“Participation” and “social impact” seem to be the catchphrases of the day when it comes to art, and social research as well. On one hand, participatory action research has already become a well-established practice in the world of qualitative methods in sociology. On the other, the so-called “social turn” has placed the arts closer to sociological concepts and methodology as a means of not only interpreting art, but also constructing artworks. These changes are opening new doors for both sociologists and artists interested in working together and exploring the “in-between” areas of art, science and social involvement. One such niche is being occupied by participatory theatre – a wide array of diverse and largely innovative practices that create conducive contexts not only for interdisciplinary collaborations, but also for citizen participation.As an academic sociologist, I have been exploring this area of theatrical production for about five years now, working in collaboration with a playwright and director Michał Stankiewicz, observing the practice from the inside, looking for possibilities of exchange between participatory theatre and research. Hence, the masterclasswill focus on three projects we have developed together: The Method of National Constellations(2014–2016), Prayer. A Common Theatre(2016–2017), and Bieżenki(2018).All the three projects refer to certain historical, and at the same time traumatic events (ethnic cleansing, nuclear disaster, wartime displacement), all resort to documentary (from official protocols, to literary reportage, to personal memories and interviews), all are intended to appeal to sociological imagination, and – of course – all build upon direct participation. Each of them, however, represents a different mode of participant’s involvement. Each of them also illustrates a distinct possibility, in which documentary and research materials – texts, or narrations of different kind – can be “translated” into performance.Using these participatory theatrical projects as examples, I intend to provide an empirically grounded and self-reflective insight into three distinctand at least to some extent original methodologies of direct audience/public engagement. Each of these can be referred to as a different role of the participant that one performs in the process: a protagonist (or content provider), a user (directed or animated by the artist in a theatrically constructed situation), or a co-creator of the theatrical piece (enjoying a certain degree of agency and autonomy). The class will be completed with some notes on the possible research and social uses that such practices – via embodiment, empathy, imagination, and understanding, to mention but a few defining qualities – may effectively serve in the field of memory studies.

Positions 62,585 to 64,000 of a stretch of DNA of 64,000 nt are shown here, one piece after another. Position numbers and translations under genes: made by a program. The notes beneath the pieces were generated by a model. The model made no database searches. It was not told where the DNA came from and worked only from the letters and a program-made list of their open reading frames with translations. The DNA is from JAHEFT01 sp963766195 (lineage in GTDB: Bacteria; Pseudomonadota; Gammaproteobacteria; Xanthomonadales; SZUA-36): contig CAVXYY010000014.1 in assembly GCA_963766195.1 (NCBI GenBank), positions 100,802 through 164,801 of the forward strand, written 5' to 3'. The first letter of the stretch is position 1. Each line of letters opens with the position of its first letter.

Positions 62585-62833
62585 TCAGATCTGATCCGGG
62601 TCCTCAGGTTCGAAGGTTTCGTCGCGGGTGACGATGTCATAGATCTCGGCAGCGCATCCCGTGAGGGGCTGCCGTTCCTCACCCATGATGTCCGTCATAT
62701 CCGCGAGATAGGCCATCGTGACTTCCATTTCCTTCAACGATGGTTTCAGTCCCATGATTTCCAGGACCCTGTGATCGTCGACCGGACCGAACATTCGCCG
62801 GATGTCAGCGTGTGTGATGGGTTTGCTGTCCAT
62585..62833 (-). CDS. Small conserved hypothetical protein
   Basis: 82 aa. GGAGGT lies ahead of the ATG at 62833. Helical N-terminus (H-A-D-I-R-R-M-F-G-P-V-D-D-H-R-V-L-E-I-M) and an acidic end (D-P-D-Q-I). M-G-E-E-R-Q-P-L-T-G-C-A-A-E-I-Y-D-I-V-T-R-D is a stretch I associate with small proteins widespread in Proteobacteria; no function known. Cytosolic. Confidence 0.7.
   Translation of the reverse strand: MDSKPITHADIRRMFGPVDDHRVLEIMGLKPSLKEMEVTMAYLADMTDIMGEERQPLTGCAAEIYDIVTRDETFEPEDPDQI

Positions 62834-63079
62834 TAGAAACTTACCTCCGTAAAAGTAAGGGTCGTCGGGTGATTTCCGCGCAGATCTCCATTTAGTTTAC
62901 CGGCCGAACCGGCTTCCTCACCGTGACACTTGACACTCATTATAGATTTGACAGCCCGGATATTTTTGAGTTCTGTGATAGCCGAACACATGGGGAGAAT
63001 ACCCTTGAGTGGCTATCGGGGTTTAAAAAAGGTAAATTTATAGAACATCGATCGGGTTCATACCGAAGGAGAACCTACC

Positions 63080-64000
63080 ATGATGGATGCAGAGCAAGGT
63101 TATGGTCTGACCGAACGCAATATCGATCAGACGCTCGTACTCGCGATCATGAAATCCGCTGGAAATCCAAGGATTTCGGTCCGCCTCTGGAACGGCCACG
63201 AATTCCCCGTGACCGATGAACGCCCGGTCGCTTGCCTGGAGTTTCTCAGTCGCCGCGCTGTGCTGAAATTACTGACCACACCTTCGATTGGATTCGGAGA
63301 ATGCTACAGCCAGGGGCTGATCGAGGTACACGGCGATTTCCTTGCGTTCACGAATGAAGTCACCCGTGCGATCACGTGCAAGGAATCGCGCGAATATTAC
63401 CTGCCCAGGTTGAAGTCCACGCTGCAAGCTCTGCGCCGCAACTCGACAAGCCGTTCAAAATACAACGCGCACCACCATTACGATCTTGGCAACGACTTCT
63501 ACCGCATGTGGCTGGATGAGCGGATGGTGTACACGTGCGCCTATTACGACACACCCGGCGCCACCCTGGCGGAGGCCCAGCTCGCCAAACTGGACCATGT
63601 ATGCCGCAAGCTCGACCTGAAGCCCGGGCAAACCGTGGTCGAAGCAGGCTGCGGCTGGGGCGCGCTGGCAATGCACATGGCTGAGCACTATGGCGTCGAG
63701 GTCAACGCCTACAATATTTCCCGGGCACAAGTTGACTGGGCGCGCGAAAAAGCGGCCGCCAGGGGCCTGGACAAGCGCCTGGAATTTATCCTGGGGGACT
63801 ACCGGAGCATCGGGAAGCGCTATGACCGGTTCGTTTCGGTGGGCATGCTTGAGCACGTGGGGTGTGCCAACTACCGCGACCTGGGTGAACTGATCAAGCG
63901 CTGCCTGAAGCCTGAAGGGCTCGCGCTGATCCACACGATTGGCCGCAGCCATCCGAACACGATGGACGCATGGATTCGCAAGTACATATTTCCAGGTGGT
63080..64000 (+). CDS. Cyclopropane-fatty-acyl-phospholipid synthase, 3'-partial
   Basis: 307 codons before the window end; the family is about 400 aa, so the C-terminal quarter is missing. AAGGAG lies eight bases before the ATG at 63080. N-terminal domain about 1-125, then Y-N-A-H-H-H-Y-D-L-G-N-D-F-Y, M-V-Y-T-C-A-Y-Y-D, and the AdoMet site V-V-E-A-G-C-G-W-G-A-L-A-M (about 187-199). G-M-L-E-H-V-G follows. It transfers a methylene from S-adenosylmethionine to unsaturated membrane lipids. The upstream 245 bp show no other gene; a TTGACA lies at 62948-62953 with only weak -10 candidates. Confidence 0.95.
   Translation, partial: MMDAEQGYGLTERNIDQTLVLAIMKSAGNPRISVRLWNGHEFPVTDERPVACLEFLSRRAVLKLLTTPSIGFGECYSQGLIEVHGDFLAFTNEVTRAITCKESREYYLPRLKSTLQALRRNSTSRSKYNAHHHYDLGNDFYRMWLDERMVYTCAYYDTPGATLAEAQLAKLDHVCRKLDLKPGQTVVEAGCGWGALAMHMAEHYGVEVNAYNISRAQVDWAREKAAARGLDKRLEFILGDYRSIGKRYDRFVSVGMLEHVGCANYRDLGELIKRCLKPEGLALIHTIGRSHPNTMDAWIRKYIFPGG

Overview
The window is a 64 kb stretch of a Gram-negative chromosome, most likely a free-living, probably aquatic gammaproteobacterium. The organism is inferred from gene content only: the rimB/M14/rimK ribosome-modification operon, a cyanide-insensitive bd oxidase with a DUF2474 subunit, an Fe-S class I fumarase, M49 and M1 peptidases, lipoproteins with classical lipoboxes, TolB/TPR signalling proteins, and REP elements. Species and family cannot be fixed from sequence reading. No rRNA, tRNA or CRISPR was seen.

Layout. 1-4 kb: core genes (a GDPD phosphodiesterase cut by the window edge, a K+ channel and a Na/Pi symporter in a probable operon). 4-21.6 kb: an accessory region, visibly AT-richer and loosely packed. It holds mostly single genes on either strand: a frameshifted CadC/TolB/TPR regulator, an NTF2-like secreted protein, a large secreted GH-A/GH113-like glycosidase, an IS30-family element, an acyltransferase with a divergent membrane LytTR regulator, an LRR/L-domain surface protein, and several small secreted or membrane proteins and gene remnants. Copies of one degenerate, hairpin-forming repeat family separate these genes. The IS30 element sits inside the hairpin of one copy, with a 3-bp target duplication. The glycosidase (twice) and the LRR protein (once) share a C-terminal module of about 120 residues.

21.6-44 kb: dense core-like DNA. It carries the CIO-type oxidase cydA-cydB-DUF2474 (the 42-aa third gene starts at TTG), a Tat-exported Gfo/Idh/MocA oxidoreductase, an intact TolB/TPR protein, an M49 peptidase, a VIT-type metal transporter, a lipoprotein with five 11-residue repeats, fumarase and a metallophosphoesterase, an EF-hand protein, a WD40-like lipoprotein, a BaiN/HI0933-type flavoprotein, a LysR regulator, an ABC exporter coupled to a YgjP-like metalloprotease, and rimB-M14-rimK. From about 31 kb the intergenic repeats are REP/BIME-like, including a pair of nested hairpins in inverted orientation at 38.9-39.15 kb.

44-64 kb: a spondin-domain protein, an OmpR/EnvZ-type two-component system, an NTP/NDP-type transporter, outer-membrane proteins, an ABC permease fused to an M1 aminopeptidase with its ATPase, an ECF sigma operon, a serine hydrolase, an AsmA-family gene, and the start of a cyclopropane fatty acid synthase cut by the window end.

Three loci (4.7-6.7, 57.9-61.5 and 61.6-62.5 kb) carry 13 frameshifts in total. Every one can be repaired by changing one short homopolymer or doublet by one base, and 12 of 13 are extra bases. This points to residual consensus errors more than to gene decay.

Katarzyna Niziołek– researcher and teacher for the Institute of Sociology and Cognitive Science at the University of Białystok, Poland, where she holds the post of adjunct. Author of a Ph.D. dissertation “Social Art. The Civil Aspects of Socio-Artistic Activities” (2015). In connection with the Ph.D. thesis, in the years 2011–2013, she conducted a research project “Sztuka społeczna w Polsce. Badanie jakościowe” [Social Art in Poland. A Qualitative Research] that was financed by the National Science Centre. A scholarship holder of The Clifford and Mary Corbridge Trust (University of Cambridge, 2009) and the Podlaskie Scholarship Fund (2012/13). Author of articles published in, inter alia, “Pogranicze” [Borderland], “Trzeci Sektor” [The Third Sector], “Przegląd Socjologii Jakościowej” [Qualitative Sociology Review], “Rocznik Białostocki” [The Białystok Yearly], “Dekada Literacka” [Literary Decade], “Limes. Cultural Regionalistics”, “Art and Documentation”. Since 2005, involved in the activities of the University of Białystok Foundation (since 2008, as its president). She is also a member of the Polish Sociological Association and the European Sociological Association. Socially engaged within the areas of cultural animation, non-formal education and popularization of local history and cultural heritage. An initiator and coordinator of the Social Art Workshop. Within this framework, she curated and produced participatory theatre projects: “The Method of National Constellations” (2014-2016), “Prayer. A Common Theatre” (2016-2017), “Bieżenki” (2018). She combines theatrical practice with social research. She also runs socio-artistic workshops addressed to university students. As the representative of the University’s Rector, she is currently responsible for the programme of the University Cultural Centre.

10. Narrating (post)-memory (Delphine Munos, Goethe University Frankfurt) SORRY THIS MASTERCLASS IS NOW FULLY BOOKED